3. turbo

    Between Arnold Swarts and Lance Arm it seems my roll models growing up are letting me down. Guess I only have the man in the miror to look up to now. I dang sure dont want to cheat on my wife and would feel bad for the other racers if I had to cheat to win. How do they live with themselves. Have they ever herd of bad Karma. Scumbags

  4. kansasboy


    I’m glad to see you a bit pissed off in public here.

    It is something that took so long to “surface”. Just not enough to go around.

    Life has been dirty for so long…

    I remember understanding that the things track and field athletes were doing was steroid enhanced back in the early eighties. When I ran at K.U. and made the cross-country team… The Russians came over for a great track meet in what 1983?

    They were serious, K.U. had a few seriously gifted athletes that could compete with them in the sprints. Me I was just an average schoolboy runner from high school.

    What is the point? It is the facade of “juiced”/not “juiced” competing, not competing. Rubbing next to each other.

    Our friend Nathan Sheafor told me that he met a guy from Denmark who didn’t sign a contract with La Vie Claire back in the eighties. The guy wouldn’t accept the take what the doctors give you clause.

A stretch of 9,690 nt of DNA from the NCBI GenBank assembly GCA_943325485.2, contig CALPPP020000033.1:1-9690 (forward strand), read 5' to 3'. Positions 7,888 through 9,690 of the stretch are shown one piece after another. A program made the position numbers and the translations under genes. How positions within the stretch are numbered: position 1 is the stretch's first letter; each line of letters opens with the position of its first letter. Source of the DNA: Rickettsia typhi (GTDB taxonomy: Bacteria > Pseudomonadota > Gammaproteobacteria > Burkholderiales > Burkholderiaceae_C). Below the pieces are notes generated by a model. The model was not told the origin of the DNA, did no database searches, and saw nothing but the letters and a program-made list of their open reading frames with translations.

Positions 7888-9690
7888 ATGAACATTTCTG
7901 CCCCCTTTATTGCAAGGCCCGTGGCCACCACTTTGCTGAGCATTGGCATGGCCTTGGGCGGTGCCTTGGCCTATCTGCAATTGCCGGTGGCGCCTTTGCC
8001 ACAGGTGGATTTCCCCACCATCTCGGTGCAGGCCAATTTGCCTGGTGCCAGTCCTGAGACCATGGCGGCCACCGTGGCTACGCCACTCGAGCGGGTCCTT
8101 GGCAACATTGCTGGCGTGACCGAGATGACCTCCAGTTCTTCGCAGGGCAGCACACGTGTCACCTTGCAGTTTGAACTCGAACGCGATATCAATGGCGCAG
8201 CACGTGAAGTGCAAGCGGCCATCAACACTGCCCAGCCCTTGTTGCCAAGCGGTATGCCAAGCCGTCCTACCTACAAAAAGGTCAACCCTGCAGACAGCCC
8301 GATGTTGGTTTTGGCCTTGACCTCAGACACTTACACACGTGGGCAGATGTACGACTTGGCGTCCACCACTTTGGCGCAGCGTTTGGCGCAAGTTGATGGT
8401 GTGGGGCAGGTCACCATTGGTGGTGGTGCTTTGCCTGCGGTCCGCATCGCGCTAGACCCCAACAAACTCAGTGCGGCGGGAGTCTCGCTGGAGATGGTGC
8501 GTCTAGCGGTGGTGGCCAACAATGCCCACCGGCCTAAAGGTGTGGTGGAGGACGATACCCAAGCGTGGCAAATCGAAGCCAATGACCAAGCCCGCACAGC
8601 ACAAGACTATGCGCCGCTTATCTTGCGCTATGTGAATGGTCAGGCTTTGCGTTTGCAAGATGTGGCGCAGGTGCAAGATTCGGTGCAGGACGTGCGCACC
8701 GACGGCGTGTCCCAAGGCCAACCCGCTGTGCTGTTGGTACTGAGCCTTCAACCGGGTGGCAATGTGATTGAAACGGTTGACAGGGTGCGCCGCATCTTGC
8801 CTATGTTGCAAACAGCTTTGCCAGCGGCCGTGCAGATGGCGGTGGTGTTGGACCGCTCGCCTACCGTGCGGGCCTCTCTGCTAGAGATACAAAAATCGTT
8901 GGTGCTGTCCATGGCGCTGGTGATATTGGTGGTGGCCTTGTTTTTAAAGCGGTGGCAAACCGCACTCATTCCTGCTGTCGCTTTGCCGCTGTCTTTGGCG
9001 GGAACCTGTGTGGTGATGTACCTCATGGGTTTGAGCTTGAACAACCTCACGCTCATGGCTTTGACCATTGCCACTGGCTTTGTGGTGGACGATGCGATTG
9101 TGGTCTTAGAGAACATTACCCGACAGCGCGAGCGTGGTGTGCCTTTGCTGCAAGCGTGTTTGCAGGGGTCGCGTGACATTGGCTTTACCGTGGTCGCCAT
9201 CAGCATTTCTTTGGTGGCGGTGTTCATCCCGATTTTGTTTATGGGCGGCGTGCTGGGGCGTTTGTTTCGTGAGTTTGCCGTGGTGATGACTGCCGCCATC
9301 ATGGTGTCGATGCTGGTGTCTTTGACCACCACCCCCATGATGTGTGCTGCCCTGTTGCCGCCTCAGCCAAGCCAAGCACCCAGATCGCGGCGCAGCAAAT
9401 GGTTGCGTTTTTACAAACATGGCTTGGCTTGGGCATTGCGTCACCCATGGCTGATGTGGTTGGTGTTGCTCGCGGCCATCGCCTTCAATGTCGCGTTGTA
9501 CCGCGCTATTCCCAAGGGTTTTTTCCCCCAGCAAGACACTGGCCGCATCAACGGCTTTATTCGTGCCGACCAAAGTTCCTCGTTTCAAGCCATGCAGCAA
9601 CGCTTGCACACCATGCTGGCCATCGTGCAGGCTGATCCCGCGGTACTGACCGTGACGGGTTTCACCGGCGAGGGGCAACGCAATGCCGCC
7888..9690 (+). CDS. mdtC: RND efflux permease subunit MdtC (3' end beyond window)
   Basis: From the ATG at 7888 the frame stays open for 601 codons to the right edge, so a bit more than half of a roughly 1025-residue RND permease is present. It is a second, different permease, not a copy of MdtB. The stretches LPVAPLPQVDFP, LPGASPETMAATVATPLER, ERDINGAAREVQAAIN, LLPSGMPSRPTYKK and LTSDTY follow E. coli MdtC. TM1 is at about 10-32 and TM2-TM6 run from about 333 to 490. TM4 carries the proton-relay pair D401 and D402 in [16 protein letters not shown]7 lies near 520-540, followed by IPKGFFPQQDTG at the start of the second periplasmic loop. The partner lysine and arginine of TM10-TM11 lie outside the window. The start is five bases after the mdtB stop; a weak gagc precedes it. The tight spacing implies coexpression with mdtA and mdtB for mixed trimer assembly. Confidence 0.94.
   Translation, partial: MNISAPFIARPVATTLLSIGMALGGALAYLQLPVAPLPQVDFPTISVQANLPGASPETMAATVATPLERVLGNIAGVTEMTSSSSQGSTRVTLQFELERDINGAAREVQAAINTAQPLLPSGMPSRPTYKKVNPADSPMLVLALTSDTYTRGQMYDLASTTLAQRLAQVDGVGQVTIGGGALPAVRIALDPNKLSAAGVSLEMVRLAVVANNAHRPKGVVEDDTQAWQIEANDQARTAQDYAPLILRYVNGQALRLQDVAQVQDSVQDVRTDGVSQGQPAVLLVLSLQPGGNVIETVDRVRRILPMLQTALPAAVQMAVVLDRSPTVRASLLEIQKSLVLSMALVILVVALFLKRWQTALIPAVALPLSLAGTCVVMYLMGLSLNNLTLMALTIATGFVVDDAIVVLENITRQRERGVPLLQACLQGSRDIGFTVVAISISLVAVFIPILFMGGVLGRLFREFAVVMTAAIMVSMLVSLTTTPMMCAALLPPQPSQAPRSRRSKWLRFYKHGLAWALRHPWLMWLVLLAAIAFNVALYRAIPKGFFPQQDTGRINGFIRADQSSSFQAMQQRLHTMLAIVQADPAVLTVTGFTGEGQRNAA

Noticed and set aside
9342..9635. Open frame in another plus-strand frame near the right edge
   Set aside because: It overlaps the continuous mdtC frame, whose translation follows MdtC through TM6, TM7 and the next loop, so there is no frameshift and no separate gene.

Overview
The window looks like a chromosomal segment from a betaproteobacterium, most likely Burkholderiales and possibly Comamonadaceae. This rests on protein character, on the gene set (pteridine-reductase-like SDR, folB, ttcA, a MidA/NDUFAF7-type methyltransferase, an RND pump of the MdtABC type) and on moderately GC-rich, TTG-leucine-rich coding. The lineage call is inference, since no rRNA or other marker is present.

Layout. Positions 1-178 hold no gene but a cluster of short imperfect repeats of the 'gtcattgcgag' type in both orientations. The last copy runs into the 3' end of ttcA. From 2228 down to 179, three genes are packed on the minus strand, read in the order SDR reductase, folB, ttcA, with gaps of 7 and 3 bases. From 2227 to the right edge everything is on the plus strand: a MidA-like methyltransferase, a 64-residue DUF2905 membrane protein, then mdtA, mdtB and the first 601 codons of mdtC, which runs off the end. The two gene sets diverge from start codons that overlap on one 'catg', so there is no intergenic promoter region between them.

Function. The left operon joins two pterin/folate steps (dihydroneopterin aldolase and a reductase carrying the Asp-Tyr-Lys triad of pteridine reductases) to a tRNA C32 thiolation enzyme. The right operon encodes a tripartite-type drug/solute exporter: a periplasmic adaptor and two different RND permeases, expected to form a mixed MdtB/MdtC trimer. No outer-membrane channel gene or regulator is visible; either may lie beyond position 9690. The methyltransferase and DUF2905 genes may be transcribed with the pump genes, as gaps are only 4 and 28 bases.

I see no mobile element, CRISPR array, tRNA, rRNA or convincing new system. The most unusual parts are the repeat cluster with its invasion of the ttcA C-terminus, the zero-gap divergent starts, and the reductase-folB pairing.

I think you have been seeing this since the beginning in Europe, no? What in the late 70’s.

    So what a hassle- is it maybe that some guys just lied so loud and so long… What would make them do it but the money?

    Hard to care about it except you can buy sainthood and sell the lie. Just another indicator of the real problems in our nation, time, society, world.

    Kermit Gilbert

  5. TC

    After seeing this story, it makes me feel sorry for all the riders. They have the choice, but really if they want to continue to race in the pro peleton…..they don’t. Just as he says he was so close to achieving his lifelong goal, what else was he going to do. It seems less offensive at the time than it does now in front of 10 million fans on 60 Minutes.
    People hate Lance for denying, but he has no choice either. Tyler makes a good point about admitting guilt, you have to open up on everything. I now realize why the standard is deny, deny, deny. If I was in Lances shoes, I would do the exact same. Personally I don’t care if he doped…..everyone did. Its the persecution of a single person that upsets me.

  6. Daniel Burkert

    I’ll be a lifelong Lance fan if he never admits to anything and even goes to jail over it if need be. I may not trust Lance but I trust the guys on the other side of the situation WAY less. I hope he’s clean.

  7. tilford97 Post author

    I agree, the choices were hard. Always. But, there are way easier way to make money than to cheat your friends and people you don’t even know out of their life experiences.

  8. SenorBlanco

    I gained a lot of respect for Tyler’s situation during the interview. I had previously been of the mindset of “he is just trying to sell a book”, but I don’t think that is the case.

    I don’t think he would have come out with these allegations had he not been up against a grand jury. I would do the same thing in his spot.

  9. Hudson Luce